Here are two fascinating collections of video clips. First, courtesy of SyFy/Blastr, we have gathered together short clips of Leonard Nimoy, William Shatner, DeForest Kelley, and James Doohan—all acting in grade-B westerns in the years prior to the original Star Trek. It's pretty, bending stuff.

Also courtesy of Blastr, we have an up-close-and-personal Oprah interview with Harry Potter creator J.K. Rowling. It's pretty interesting. But don't be taken in by the sensationalistic headline (the sort of thing Blastr is inordinately fond of). Rowling says she could write several more Harry Potter books—what a surprise, eh?—but doesn't say she actually will. Still, good stuff. It comes in several parts.

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Human-Powered Ornithopter

Flap those wings! On some airline flights, I've felt that it might be necessary to help by doing that. So does Pearls Before Swine:

Pearls Before Swine

But here's something real.  A team of University of Toronto students kept a human-powered ornithopter (wing-flapping aircraft) aloft for a short flight after being towed up to takeoff speed by a car.  Just a first step, but a beautiful first step!

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Cosmic Accidents

New Scientist magazine recently ran a long article called Cosmic Accidents: 10 Lucky Breaks for Humanity. It's a timeline, starting with the Big Bang, of all the things that had to happen just so, for the universe to develop in a fashion that would allow us to be here.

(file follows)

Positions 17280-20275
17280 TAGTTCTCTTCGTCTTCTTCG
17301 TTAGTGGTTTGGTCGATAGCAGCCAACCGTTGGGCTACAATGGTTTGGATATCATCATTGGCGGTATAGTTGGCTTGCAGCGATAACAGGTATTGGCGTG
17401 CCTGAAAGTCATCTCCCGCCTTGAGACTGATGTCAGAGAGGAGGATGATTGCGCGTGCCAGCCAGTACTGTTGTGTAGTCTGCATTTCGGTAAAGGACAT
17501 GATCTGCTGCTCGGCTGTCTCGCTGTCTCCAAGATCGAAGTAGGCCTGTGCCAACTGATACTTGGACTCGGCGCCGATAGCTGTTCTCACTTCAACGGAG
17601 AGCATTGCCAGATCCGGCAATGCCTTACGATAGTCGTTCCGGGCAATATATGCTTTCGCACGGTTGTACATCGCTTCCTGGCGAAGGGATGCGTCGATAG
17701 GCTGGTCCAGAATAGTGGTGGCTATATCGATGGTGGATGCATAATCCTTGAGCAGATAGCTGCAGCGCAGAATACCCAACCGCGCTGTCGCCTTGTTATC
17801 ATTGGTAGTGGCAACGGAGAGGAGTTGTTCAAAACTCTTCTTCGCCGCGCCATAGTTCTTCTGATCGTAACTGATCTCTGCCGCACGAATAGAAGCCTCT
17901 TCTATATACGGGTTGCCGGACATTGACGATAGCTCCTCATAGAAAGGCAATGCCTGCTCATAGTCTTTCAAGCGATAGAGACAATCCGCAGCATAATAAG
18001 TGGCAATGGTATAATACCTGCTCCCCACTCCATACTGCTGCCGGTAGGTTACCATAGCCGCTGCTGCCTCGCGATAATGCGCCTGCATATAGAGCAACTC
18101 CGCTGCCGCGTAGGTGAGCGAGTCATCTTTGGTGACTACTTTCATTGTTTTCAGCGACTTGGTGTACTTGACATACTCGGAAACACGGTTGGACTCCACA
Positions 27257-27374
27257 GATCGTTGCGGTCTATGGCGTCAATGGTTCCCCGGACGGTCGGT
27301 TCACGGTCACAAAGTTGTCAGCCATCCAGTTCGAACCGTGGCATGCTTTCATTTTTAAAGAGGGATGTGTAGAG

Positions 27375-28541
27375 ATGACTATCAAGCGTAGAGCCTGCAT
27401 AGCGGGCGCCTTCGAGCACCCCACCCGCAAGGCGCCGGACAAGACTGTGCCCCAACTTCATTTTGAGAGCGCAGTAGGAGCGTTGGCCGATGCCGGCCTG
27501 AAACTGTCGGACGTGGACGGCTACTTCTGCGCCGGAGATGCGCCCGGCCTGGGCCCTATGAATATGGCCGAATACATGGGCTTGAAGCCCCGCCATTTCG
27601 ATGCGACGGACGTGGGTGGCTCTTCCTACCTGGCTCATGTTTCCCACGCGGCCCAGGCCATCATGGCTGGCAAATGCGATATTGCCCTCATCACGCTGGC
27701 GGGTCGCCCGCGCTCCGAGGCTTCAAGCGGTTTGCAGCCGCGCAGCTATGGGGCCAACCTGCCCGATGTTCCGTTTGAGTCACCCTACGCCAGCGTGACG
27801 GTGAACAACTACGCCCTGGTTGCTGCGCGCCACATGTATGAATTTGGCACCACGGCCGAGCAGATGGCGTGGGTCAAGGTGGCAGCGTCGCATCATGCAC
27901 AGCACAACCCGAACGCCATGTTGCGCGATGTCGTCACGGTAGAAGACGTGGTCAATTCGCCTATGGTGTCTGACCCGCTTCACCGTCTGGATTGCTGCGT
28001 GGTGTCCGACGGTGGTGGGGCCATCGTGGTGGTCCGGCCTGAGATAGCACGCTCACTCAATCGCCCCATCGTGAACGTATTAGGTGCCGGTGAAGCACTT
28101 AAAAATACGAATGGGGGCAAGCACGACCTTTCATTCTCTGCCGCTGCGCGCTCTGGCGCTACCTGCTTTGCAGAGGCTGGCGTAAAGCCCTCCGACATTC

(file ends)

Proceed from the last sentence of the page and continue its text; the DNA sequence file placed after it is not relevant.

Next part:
(Image: NASA/ESA/ESO/Wolfram Freudling et al. (STECF))

It starts with getting the density of the universe just right, and the balance of matter and antimatter just right, and goes all the way up through the dinosaur-killing asteroid making room for us little mammals, and the conditions that may have led to the evolution of language. The whole thing is online here.

But wait—aren't there supposed to be "no accidents"? Hmm. If questions like that, in the context of issues like this, cause you to twitch one way or another, maybe you should read Beyond God and Atheism: Why I am a 'Possibilian' in the same issue of New Scientist. Alas, you must be a subscriber to read the whole article, but the title and opening paragraphs give you a pretty good idea of the content.